I loved attending RCOphth Annual Congress face-to-face in Glasgow this year. How wonderful it was to see old friends and meet new after two pandemic years. At Congress I chaired the session on ‘Racism in the NHS’ with ‘three professors’ (Mala Rao, Anton Emmanuel and Partha Kar) who are all involved in NHS England’s Workforce Race Equality Standard (WRES). In that session you will have heard about seven years’ worth of data collected from our agenda for change (Band 1 to very senior manager) colleagues and their experience of race disparity.
We also heard about the world’s first medical WRES (MWRES) which highlights the experience of doctors. Whilst our NHS is the most ethnically diverse workforce in the public sector, minoritised colleagues report worse experiences in terms of our working lives and careers, when compared to our white counterparts. This disparity impacts all occupational groups and is seen amongst doctors, from medical school to consultant posts. Doctors from an ethnic minority background are under-represented in senior NHS positions. In addition, ethnic minority doctors are over-represented as Specialty and Associate Specialist (SAS) doctors and in the locally employed (LE) doctors’ group. SAS and LE doctors report significantly worse experiences than any other groups of doctors.
People often ask me why I’m so passionate about race equity. For obvious reasons, as a Black, female ophthalmologist, born and bred in Newcastle-upon-Tyne of Ghanaian immigrants, who then had to navigate medical school and a medical career in London, I have a lot of lived experience. People then ask me why this matters. It matters because everyone has a right to feel as if they belong, are valued and supported. More importantly, racism impacts patient care. The disproportionate effect of COVID-19 on our diverse populations and the lived experiences voiced in the wake of the murder of George Floyd two years ago are both compelling reminders of why we must do everything we can to ensure that our NHS is antiracist.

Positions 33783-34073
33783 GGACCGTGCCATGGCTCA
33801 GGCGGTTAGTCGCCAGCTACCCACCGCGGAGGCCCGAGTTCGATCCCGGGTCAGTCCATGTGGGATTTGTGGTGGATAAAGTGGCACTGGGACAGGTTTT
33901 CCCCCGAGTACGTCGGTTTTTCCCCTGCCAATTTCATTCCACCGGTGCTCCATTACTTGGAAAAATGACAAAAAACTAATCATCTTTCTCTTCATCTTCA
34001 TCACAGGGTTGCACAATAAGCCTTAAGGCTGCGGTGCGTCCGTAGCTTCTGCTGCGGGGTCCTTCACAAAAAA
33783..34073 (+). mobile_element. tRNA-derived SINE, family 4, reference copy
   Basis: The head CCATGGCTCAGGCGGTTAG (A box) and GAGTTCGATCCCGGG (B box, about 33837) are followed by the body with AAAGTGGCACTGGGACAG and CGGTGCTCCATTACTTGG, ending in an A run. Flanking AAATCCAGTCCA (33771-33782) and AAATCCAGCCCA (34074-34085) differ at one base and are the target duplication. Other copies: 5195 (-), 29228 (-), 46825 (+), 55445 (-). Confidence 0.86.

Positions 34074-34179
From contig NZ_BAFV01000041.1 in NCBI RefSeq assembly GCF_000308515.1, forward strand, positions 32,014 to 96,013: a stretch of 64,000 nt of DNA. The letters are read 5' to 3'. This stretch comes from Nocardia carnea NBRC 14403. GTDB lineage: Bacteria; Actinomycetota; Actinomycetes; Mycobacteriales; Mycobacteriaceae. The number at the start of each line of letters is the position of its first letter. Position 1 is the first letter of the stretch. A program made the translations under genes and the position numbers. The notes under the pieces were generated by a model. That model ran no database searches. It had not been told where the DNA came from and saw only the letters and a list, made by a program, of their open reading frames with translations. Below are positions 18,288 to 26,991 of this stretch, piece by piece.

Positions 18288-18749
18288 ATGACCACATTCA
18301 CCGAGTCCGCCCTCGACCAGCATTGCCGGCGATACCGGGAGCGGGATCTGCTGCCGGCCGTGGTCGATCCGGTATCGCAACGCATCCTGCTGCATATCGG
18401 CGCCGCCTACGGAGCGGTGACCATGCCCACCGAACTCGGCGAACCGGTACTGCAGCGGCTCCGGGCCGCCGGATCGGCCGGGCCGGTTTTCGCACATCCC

Last weekend I fed my soul and eyes with Ghanaian-British excellence at the Southbank Centre in London. I attended the Hayward Gallery and saw an art exhibition (In the Black Fantastic) curated by Ekow Eshun. That same evening I attended the Royal Festival Hall and watched BAFTA and EMMY award-winning screenwriter and actress, Michaela Coel (“I May Destroy You”) interview Edward Enninful, as he celebrated the launch of his memoir, A Visible Man. We heard how Mr Enninful, who suffers with sickle-thalassaemia and has retinal problems, became the first Black Editor-in-Chief for British Vogue. He explained to us that whilst his vision is challenged, he has vision. Under his leadership he has transformed this century-old publication into our most successful to date. How? By diversifying the editorial team from 100% white to 25% people of colour.
For October/November Eye News, you will read about a lot of visionary innovation and global collaborations. Hing Chi Kristie Leung writes about how to get the most out of your ophthalmology elective. I still remember my elective in Ghana fondly and I am fortunate to be a trustee of the Moorfields Lions Korle-Bu charity, where together with the West African College of Surgeons, we have developed and co-deliver subspecialist courses to West African ophthalmologists in the teaching hospital in Ghana (another world first). Continuing with the international theme and links, Vision 2020 explores life as a Global Citizen Consultant Ophthalmologist, offering a personal view of working in Scotland and Tanzania. My subspecialty is medical retina where I manage patients with diabetic retinopathy. It’s no surprise to me that a woman, Dorothy Mary Crowfoot Hodgkin, was the first to discover the structure of insulin which has saved so many lives and eyesight. I look forward to reading more about 100 years of insulin. I am not sure if you are aware that as a surgical specialty, ophthalmology is the closest to gender parity. However, I believe it is becoming harder to acquire an ophthalmology specialist training (OST) post, but reading “2022 ST1 ophthalmology selection process” by Harry Rosen and “Mastering clinical skills in ophthalmology” by Sammie Mak will certainly help. I run a retinal laser course in Ghana and deliver the same course to OSTs in London with Professor Scanlon. Aiman Jamal’s article on outcomes of selective laser trabeculoplasty (SLT) laser used as a first-line treatment in ocular hypertension patients should be interesting. As someone who uses Twitter and is published because of it (another story, another time) I look forward to reviewing Paras Agarwal’s Top 5 Twitter accounts.
I’ll end this guest editorial as I started. For all who ask why there’s focus on racism in the NHS, please note that race is the house that is always on fire in Protected Characteristics Street. Yet you will read, see and hear neighbours ask why the fireman always goes there first. Antiracists like me will be permanent guests in that house until there is parity.